I have given a lot of thought to the utilization of the “Pastor’s Blog” for Hillsdale’s website in recent weeks. My neglect of the blog and the opportunity it presents me to stay in touch with our church family and friends has been impressed upon me of late. After a lot of thought, I have decided to use the blog as a means to state in writing the principles I am teaching in church Sunday mornings and evenings. I hope this will prove to be a worthwhile investment of my time and yours.
I am currently teaching two different sermon series. “Still Church”
is the title of my Sunday morning series. An affirmation of our commitment to see Hillsdale continue as an authentic, biblically fundamental New Testament Church…traditional in our worship and dedicated to the use of historical and modern hymns and songs of the faith that are timeless, not trendy. “Still Preaching; Still Passionate; Still Reverent; Still Hymns” are qualities we want to be true of our worship services.
I have returned to a biographical study of the Life of David on Sunday nights, a series from which I took a year hiatus, but that has covered all of I Samuel and, beginning this January 2013, II Samuel chapters 1-6 so far. This past Sunday night we focused on David’s first failed attempt to move the Ark of the Covenant to Jerusalem (2 Samuel 6:1-10 and 1 Chronicles 13:1-14). Those passages record the death of Uzzah who, in an attempt to steady the Ark of the Covenant, stretched forth his hand and touched the Ark to keep it from toppling off the cart. God immediately struck Uzzah dead for his irreverence towards that which God had called Holy.
The golden gilded Ark of God represented the presence of God among His people, while the lid, which was called the Mercy Seat, represented the throne of God. The Ark was the most sacred object in the Tabernacle and, except for when two golden gilded rods on the shoulders of the priest transported it, it was not to be seen or touched. It was kept in the inner most room of the Tabernacle known as the Holy of Holies.
There are too many lessons to be learned and too many applications to be made in this blog concerning God’s immediate judgment of death upon Uzzah [I invite you to hear the sermon in its entirety by clicking here; however, I would like to make a few observations:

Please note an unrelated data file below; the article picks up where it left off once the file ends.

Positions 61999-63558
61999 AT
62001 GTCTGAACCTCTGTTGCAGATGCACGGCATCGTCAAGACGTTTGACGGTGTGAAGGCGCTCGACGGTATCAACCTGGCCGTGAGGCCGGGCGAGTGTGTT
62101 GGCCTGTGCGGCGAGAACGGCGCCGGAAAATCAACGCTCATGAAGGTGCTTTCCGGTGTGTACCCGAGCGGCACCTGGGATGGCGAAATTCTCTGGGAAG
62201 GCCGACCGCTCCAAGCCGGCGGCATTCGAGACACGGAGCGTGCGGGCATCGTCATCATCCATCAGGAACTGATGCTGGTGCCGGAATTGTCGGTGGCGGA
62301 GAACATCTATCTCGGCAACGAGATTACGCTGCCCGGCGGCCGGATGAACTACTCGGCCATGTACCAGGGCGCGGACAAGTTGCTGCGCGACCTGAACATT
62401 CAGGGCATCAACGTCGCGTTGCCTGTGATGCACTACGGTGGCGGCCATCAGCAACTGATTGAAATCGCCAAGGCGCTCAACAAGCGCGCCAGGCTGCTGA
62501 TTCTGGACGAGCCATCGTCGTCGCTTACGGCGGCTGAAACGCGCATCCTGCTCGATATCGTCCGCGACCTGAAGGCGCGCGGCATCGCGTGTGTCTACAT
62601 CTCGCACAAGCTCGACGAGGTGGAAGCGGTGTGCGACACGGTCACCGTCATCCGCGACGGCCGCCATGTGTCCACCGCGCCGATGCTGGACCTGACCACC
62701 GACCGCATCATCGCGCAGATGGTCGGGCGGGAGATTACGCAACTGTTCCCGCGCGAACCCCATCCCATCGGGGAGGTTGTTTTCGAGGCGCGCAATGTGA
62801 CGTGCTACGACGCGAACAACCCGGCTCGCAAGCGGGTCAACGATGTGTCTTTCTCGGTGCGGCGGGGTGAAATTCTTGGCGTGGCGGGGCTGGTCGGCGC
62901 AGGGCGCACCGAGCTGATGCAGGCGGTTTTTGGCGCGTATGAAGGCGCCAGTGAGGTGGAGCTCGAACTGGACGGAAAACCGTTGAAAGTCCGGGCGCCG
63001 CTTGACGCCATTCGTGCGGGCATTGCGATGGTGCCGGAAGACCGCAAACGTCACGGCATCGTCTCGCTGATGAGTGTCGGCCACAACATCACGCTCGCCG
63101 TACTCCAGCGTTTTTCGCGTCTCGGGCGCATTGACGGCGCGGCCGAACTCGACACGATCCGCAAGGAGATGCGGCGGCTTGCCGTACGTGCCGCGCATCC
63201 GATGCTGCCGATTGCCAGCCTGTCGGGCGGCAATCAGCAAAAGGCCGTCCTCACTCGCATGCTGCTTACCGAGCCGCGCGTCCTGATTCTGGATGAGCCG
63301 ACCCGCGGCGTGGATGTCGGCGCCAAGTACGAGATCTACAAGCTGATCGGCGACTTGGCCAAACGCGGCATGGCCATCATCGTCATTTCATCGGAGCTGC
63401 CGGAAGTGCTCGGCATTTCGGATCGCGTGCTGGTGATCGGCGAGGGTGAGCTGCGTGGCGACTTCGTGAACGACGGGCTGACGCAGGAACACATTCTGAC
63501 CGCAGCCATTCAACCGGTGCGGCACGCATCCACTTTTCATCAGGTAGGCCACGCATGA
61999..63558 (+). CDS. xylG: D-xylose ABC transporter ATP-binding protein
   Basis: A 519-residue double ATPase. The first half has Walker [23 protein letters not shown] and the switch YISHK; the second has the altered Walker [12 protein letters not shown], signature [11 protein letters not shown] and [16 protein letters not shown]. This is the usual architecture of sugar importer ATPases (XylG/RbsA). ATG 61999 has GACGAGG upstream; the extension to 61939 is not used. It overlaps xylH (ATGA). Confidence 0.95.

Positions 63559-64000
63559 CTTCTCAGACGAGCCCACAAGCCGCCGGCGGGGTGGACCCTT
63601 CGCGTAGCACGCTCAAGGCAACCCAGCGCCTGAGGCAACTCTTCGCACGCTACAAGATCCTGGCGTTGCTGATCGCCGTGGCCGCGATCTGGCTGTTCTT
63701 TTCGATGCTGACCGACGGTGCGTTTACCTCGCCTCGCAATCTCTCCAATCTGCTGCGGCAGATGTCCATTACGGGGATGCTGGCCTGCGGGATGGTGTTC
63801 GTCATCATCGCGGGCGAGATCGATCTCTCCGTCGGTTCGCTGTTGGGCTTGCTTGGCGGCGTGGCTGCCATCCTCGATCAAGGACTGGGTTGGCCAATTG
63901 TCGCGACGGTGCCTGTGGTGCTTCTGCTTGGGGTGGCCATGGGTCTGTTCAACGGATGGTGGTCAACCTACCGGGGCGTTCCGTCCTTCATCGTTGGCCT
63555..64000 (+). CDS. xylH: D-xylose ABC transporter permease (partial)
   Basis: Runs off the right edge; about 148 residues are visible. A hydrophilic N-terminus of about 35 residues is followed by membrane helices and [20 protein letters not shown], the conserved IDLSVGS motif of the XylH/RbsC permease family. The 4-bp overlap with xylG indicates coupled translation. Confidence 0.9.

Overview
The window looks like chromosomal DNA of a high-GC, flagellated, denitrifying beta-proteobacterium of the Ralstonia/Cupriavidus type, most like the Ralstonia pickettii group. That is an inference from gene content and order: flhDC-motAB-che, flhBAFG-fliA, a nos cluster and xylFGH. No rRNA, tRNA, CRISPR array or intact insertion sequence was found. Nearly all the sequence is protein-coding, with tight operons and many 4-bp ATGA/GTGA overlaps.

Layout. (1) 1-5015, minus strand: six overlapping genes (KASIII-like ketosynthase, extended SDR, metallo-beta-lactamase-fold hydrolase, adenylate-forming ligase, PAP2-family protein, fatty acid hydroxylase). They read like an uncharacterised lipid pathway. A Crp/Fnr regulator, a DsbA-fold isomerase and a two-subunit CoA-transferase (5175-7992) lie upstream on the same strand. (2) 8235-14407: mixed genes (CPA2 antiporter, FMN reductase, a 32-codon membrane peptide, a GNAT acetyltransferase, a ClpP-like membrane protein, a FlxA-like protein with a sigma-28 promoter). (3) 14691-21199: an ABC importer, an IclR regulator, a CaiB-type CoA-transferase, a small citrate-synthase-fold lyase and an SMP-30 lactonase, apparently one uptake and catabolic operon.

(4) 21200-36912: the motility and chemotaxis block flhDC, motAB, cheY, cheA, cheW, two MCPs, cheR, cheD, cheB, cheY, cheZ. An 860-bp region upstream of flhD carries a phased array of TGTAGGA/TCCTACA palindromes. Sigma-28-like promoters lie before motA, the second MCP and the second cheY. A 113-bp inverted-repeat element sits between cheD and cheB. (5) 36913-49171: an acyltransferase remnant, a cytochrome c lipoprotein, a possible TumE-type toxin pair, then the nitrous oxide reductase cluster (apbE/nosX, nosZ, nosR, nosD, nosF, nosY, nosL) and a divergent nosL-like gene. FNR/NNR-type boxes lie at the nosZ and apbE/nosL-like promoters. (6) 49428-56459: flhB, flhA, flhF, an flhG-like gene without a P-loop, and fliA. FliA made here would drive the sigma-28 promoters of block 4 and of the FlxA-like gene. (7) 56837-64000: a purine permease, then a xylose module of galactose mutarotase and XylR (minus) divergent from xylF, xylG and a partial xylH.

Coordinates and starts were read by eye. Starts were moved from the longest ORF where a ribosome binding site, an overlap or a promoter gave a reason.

1) Treating as common what God has declared holy invites His severest judgment. Uzzah had lived in the home where the Ark was stored and would have known the reverence the Ark of God not only deserved, but also demanded (1 Chron. 13:3).
2) Violating God’s precepts [laws; guidelines], regardless of one’s motive, is never acceptable to God! The Law of God was clear—the Ark was never to be touched (Numbers 4:15).
3) The hazard of using worldly methods–“And they carried the ark of God in a new cart” (1 Chron. 13:7). There is no question that David had the right motive and the Bible states it was “right in the eyes of all the people” (13:4). The problem was that David employed the wrong method—“they carried the ark of God in a new cart” (13:7a). David had followed the pattern of the Philistines who had returned the Ark of God on a new cart; however, that was not God’s will or way for His people. God’s work must be done God’s way to enjoy His blessing.
It is my observation that a lot of churches, pastors and Christian leaders are employing a lot of new carts in our day. A “new cart” looks attractive, draws a crowd that applauds the motive and gives an appearance of success. However, the test of a “new cart” is not how successful it looks or how attractive it appears; but is it God’s way to do His will. Having right motives and the affirmation of a crowd does not justify ministry methodologies that detract from God’s holiness and depart from His instructions.
I close with a quote I often heard in college:
“It is never right to do wrong in order to get a chance to do right!”
-Evangelist Dr. Bob Jones, Sr.